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Where Are The South Asians?

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By Romi Mahajan *

What is harder to understand is why working-class South Asians seem also to be absent from so many social and political formations in the United States (with notable and laudable exceptions.) On this matter I am not even remotely an expert but I have some opinions that I’d love to be dissected by those more in the know than I am

My family and I went to an MLK-Day rally in Seattle on January 19th of this year; the speeches were moving and the energy in the rally quite amazing. Many people, myself included, had tears in their eyes when recounting not only the life of MLK Jr. (and the fact that he was mowed down at the tender age of 39 ) but also of the clear and present danger of racism in America circa 2015. Black lives do indeed matter as do the lives of the poor and needy.

Events such as these are electrifying. Despite being torn apart by stories and analyses of racism and its offshoots, one feels a sense of power and optimism. When hundreds of people get together to assert their rights (and those of others), reject business-as-usual, flout illegitimate authority, and celebrate community, one feels a liberating and creative energy.

Would that more South Asians feel that energy; to be blunt, I didn’t see even one person of South Asian origin at the rally (perhaps there were a few but I didn’t see them if so.) It’s not only disappointing and painful it’s also portentous.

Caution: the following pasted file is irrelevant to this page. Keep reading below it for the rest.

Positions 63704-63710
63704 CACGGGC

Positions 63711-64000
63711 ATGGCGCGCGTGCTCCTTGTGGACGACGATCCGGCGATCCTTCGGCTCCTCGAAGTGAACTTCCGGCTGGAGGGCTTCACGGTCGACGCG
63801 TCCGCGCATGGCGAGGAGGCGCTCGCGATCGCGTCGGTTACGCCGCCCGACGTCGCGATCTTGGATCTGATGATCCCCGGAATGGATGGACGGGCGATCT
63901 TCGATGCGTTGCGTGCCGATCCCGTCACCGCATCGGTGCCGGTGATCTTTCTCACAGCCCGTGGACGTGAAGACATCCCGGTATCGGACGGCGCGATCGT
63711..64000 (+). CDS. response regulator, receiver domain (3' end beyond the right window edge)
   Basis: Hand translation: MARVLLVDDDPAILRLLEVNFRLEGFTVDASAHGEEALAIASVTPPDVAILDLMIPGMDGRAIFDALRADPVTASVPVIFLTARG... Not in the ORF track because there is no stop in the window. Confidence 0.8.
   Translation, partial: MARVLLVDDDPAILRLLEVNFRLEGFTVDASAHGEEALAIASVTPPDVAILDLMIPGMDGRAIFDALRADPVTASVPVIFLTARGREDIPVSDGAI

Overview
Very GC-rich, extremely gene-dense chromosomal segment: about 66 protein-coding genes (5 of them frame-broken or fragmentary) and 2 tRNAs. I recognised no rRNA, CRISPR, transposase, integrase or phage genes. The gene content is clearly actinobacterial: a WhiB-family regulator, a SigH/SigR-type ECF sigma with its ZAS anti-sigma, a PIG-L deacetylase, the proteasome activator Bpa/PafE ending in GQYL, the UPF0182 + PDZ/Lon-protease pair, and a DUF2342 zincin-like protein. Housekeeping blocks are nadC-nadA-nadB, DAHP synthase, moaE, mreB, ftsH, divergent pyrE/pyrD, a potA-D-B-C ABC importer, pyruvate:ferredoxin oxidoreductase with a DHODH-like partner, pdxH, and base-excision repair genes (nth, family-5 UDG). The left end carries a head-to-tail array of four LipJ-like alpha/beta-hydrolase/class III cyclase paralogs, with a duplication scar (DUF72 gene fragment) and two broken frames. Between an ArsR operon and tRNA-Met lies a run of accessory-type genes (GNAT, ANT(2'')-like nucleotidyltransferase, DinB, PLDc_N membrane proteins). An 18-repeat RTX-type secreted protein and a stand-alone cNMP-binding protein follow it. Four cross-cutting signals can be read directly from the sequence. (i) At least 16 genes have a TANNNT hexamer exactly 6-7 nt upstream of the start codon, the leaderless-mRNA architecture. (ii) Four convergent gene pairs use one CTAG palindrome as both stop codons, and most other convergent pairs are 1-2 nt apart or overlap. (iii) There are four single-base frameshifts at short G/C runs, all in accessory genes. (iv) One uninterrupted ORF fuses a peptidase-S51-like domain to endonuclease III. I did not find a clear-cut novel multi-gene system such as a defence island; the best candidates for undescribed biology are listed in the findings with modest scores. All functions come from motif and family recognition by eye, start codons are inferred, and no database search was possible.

So how did this omission come to be? Why such apathy and non-engagement with other minorities and that too on the birthday of a person whose insanely hard-work made it much easier for all non-white people to live their lives in the US of the last 5 decades? And how, strangely, does this absence cut across class and creed among South Asians?

Understanding the absence of elite South Asians from rallies for social justice is simple – most people expend their energies (and resources) in activities that support their own interests and creed, according to their own understanding of what these interests are. Rarely are the rich marching with the marginalized. Of course there is more – elite South Asian immigrants clearly associate themselves with the white majority or with others “like them.” In the case of the Seattle-area, much of elite South Asian community is centered on the technology industry with the result that even work-associates tend to be non-US minority (several studies about the race and gender gap in technology hiring have been brought to light recently.) The well-off also tend to be effete, much more interested in talking about issues than putting their own time and resources in affecting change. I myself am an upper-middle class Indian associated with the technology industry and find that I fall into the arm-chair far too often.